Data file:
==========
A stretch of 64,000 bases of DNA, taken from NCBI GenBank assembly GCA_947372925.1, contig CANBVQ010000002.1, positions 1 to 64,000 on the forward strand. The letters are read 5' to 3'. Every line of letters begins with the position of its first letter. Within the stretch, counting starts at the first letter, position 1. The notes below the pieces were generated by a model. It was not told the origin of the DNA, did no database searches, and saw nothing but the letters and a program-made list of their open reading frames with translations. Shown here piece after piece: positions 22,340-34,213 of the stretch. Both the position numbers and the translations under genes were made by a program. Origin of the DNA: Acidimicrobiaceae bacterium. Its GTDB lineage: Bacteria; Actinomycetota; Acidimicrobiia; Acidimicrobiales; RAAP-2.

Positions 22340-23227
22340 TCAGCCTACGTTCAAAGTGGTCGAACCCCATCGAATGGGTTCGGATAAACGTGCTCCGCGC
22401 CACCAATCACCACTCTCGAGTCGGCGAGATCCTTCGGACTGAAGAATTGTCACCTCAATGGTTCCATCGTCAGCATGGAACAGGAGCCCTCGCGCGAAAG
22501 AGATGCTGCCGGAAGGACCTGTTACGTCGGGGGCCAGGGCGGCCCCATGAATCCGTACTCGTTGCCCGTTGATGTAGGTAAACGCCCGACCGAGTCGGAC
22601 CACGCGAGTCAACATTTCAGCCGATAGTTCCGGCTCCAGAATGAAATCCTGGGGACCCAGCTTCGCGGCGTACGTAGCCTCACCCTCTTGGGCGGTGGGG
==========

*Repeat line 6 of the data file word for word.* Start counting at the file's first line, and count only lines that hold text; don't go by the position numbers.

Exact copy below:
22601 CACGCGAGTCAACATTTCAGCCGATAGTTCCGGCTCCAGAATGAAATCCTGGGGACCCAGCTTCGCGGCGTACGTAGCCTCACCCTCTTGGGCGGTGGGG